Can demobilized ex-combatants help improve water resources in post-conflict countries? Last fall, the Global Water Institute
(GWI) held a symposium in Brussels
to find out.
Seventy representatives from the African Union, the United Nations, civil society, research institutes, and EU water policy advisors discussed ways in which former soldiers could be employed in the water sector to create peace dividends, bridge divided societies, and improve water security in countries recovering from conflict.
GWI, which is headquartered in Brussels and led by Valerie Ndaruzaniye, formerly of the Institute of Multi-Track Diplomacy’s Global Water Program, hopes to use the water sector development to meet multiple objectives in post-conflict reconstruction, such as:
“The GWI’s suggested strategy is to exploit the enormous potential of demobilized forces who had made war,” said Ndaruzaniye at the symposium. “GWI proposes to re-channel this potential force for development of water programs and protection of the environment.” While this is a tall order for even the most established of organizations, GWI is already ahead of the game by recognizing the synergies between these issues.
- increasing environmental security,
- reducing the likelihood of future conflict over water,
- enhancing security and stability, and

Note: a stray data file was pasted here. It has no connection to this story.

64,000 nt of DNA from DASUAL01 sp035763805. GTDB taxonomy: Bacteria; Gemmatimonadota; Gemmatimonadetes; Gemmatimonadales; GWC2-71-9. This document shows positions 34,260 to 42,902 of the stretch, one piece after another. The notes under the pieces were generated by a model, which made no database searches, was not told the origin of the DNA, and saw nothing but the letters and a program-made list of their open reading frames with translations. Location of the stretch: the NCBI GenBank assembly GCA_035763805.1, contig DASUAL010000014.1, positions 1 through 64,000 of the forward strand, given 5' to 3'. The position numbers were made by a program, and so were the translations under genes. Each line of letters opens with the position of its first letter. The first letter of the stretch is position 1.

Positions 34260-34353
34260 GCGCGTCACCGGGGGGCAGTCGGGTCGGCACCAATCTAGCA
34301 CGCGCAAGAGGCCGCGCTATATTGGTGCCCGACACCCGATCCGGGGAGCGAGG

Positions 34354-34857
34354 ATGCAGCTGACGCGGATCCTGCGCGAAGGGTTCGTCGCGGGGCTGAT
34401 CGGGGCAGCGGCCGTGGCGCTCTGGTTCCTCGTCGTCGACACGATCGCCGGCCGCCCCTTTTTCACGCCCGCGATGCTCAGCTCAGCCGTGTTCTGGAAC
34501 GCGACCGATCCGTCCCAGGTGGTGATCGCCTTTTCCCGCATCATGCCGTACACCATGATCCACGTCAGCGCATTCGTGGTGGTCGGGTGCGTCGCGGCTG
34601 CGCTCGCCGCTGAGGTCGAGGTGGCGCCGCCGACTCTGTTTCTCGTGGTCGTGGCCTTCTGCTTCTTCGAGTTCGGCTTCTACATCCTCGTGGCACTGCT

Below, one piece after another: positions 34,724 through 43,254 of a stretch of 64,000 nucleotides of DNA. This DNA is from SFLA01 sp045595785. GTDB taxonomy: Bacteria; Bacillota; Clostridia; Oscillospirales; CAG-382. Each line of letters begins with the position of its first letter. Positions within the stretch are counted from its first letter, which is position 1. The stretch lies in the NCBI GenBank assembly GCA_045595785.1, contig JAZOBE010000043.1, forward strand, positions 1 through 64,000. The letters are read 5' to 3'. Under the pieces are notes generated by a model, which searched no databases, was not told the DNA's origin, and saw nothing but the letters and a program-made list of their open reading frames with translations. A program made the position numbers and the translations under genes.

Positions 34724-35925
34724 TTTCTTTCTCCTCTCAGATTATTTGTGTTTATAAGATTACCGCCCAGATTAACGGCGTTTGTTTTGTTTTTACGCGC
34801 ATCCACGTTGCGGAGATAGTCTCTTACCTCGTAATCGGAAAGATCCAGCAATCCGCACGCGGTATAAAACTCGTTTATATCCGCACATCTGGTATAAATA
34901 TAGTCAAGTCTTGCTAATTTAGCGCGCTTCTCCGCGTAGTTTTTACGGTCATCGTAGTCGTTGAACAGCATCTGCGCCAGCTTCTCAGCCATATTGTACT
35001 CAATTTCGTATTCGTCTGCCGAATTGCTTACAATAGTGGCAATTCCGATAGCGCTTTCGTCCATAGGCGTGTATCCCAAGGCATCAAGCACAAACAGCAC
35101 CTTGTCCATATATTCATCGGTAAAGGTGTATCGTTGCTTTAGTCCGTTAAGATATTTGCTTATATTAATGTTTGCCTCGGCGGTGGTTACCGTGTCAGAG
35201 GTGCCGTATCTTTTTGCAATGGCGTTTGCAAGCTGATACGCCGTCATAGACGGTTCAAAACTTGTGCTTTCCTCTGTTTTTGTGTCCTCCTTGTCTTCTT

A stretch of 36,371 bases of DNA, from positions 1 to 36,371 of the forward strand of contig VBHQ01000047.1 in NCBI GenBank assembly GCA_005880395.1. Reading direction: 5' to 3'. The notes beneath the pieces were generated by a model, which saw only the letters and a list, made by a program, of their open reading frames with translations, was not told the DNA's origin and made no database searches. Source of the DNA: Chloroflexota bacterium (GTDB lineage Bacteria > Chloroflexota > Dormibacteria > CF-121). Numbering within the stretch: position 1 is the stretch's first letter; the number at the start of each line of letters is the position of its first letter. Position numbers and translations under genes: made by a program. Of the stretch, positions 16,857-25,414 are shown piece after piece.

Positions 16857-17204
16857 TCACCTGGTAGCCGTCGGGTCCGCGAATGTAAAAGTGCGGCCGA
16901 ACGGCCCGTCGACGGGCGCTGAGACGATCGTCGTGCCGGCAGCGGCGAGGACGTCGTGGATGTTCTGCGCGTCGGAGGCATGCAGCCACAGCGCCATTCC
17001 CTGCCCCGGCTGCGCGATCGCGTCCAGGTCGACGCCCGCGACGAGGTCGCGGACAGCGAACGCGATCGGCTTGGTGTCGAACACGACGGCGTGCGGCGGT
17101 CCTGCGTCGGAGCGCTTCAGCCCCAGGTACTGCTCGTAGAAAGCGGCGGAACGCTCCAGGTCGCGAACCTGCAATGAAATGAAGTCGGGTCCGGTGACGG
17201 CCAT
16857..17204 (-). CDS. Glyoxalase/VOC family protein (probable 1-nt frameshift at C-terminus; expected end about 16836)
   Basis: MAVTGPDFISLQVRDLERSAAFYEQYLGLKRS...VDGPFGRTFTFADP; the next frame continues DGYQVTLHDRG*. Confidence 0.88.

- employing demobilized ex-combatants to create peace dividends.
While disarmament, demobilization, and reintegration (DDR), is a fairly new process in post-conflict settings (the first program took place only 15 years ago), it has progressed rapidly in recent years, moving from a primarily military exercise to one focused on reintegration. Reintegration has also shifted from its exclusive focus on the ex-combatants, which often caused resentment in conflict-affected communities, to include women, children, youth, and the elderly and disabled, as well as the affected communities.
Reintegration is still the most difficult stage of any DDR program, not only for budgetary and political reasons, but also due to the processes of transitional justice and reconciliation. Through experience in the field, practitioners have realized that such programs are not simply technical exercises and must be better linked to wider recovery efforts and development programs for more sustainable results.
By supporting sustainable development in the water sector, and simultaneously contributing to reconciliation and peace dividends by involving ex-combatants in community development work, GWI can offer a substantial contribution to the reintegration process.
“Making the link between water management and DDR is a novel idea. GWI is a good example of integration of policy areas in order to build peace in some countries,” said Catherine Woolard, the director of the European Peacebuilding Liaison office.
Adrienne Stork is currently working on natural resource management and disarmament, demobilization, and reintegration programs jointly with the UNDP Bureau for Crisis Prevention and Recovery and the UNEP Disasters and Conflicts Unit in Geneva, Switzerland.
Photo Credits: Flickr User ISAFMEDIA, 080816-N-8726C-019